Microscopic examination of the renal mass showed tightly packed trabeculae. Nuclei were oval with finely granulated chromatin [Figure 3]. No necrosis, mitosis or atypical cells were de­tected. Immunohistochemical stains showed po­sitive chromogranin, synaptophysin and NSE [Figure 4]. CD10, CK7, CK20, and RCC markers were negative. A diagnosis of typical carcinoid tumor was made.

The postoperative course was uneventful, and the patient discharged in a good condition. Last examination after three months is unremarkable, with no evidence of recurrence or metastasis.

   Discussion Top

Primary renal carcinoid is an exceedingly rare neoplasm. [1] To date about 50 cases have been reported, of these about 1/3 were found in asso­ciation with horseshoe kidney. [4]

Renal carcinoid tumor arises from pre-existing hyperplasia of neuroendocrine cells found within foci of metaplastic or teratomatous epithelium. Because neuroendocrine cells are not present in normal kidneys, the other probable theory is de­rivation from misplaced neural crest during em­bryogenesis. [5]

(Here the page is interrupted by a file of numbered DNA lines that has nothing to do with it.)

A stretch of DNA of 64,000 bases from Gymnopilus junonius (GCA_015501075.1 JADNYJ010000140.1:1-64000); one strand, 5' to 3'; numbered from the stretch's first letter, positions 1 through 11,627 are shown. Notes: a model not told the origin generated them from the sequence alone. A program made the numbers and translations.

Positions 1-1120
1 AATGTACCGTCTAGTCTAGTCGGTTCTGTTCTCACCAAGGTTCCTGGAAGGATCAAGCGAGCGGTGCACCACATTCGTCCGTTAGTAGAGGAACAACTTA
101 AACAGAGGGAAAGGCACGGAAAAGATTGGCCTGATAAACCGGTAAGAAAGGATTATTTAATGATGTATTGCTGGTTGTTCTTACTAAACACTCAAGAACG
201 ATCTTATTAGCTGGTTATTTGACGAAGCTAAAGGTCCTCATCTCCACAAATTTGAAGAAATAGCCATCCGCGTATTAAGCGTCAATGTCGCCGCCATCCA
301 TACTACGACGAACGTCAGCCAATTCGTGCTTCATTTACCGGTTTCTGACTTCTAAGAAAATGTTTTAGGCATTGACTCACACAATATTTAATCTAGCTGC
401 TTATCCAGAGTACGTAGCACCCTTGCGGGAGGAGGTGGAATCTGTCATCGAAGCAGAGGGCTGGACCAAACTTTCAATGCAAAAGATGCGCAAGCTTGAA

Most common symptoms at the time of diagnosis are abdominal or low back pain. [4] A minority of patients have constitutional symptoms and some others are asymptomatic and even detected inci­dentally. [5]

Renal carcinoid tumors occur in relatively younger age group, compared to renal cell carci­noma with equal frequency in male and female. [6] It is indistinguishable from other renal tumors such as RCC pre-operatively, and histopatho­logy only results in the final diagnosis. [1],[6]

The relatively large size of the tumors at the time of diagnosis is reported to correlate well with the incidence of metastasis. [7],[8] Outcome is not related to the presence of metastasis at the time of diag-nosis because some of the patients survived for a long time despite of the presence of metastatic disease. [9],[10]

Complete surgical resection is the primary treat­ment of renal carcinoid and curative for localized disease. [11]

In conclusion, renal carcinoids have a better prognosis compared to other renal neoplasms and nephrectomy is curative in localized disease and recommended even in metastatic disease.

   References Top